The Fury of Oleanna: Visceral Art and Privilege

9 01 2013

What David Mamet “meant” to say with his controversial drama Oleanna is irrelevant, for the purposes here. Divorce the frustrating artist from this powerful work, and you have a compelling artistic rendition of the amorphous concept of “privilege.” Oleanna in its visceral effect on certain audiences is much more interesting than whatever milquetoast political point its author may (or may not) have been trying to make. This disclaimer is necessary because I am not even passingly interested in defending Mamet or Oleanna as a piece of historical/political commentary.

Privilege is often employed in debate as a way to explain why a particular individual or group of individuals thinks or acts the way they do. But it is rarely sufficiently detailed to create a picture of the social relations at play. Being skeptical of the concept of the “privilege,” as I am, is not the same as saying privilege (male privilege, race privilege, heteronormativity) does not exist. It is more skepticism of its power as an explanatory phenomenon in social dynamics.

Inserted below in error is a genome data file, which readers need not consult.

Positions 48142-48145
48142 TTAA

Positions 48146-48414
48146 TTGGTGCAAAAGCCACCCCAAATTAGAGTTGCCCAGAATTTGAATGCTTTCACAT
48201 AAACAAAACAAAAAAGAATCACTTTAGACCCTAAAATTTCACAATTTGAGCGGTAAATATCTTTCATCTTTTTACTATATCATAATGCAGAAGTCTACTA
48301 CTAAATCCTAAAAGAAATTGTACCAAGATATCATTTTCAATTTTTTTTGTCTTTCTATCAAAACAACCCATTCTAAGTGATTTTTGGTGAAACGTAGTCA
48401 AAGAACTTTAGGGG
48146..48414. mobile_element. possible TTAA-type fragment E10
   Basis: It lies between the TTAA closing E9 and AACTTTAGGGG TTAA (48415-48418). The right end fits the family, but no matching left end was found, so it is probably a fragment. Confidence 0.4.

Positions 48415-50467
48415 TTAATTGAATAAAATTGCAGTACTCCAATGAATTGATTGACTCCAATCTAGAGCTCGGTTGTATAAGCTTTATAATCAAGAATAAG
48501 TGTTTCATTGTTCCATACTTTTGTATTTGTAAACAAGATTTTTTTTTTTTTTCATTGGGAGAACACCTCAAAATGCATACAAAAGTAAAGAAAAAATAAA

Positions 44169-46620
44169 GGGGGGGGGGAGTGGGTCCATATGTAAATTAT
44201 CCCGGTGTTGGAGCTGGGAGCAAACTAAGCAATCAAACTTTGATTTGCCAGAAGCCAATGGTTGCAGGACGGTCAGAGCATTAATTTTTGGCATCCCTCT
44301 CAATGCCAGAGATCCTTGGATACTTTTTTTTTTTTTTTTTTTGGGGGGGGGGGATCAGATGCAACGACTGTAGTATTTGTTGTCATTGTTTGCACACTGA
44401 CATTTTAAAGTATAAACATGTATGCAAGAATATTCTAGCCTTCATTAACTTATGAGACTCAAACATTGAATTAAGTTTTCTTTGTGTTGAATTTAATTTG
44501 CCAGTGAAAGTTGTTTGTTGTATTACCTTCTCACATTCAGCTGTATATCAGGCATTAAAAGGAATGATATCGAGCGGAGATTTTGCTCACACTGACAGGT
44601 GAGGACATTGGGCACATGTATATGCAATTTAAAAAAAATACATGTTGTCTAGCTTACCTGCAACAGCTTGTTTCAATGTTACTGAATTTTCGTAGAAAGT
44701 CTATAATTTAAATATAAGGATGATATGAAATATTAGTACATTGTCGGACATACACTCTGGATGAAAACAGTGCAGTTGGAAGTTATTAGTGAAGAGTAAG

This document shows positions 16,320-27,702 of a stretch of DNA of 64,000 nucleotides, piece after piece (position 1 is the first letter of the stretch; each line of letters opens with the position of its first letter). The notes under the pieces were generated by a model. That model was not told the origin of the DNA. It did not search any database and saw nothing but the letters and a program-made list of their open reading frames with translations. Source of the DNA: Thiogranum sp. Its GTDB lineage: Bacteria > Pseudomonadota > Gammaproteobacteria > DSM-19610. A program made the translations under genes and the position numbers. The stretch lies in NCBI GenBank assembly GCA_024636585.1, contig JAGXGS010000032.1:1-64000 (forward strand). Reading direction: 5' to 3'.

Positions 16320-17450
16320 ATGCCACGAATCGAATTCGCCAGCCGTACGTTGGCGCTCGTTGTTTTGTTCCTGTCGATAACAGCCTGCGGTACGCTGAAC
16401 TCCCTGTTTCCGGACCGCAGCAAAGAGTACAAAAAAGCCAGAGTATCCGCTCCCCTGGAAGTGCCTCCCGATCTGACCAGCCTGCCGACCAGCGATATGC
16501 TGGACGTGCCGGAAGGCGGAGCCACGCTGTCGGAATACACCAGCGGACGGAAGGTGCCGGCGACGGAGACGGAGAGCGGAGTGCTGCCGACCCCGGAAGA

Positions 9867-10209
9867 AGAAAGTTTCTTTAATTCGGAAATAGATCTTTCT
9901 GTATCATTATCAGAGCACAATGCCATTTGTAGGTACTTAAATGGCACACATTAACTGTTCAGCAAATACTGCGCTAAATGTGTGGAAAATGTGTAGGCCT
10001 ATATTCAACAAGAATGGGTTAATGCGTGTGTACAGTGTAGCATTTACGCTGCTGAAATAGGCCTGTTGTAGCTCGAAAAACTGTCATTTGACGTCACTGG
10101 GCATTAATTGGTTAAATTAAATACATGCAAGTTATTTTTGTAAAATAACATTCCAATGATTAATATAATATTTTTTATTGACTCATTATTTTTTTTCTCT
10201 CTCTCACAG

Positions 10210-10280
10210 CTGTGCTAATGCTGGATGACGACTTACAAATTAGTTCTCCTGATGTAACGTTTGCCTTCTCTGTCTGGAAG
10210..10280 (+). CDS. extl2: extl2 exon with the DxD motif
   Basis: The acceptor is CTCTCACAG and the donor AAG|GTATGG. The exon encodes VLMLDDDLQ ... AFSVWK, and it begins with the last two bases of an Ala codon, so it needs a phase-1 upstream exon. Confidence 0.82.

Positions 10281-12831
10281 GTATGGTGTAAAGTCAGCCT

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Entrepreneur-in-Chief: The New Model City

4 01 2013

Jamelle Bouie, a moderate liberal writer for The American Prospect, tweeted this:

around the same time that Mick Dumke, a left-leaning Chicago Reader reporter, wrote this:
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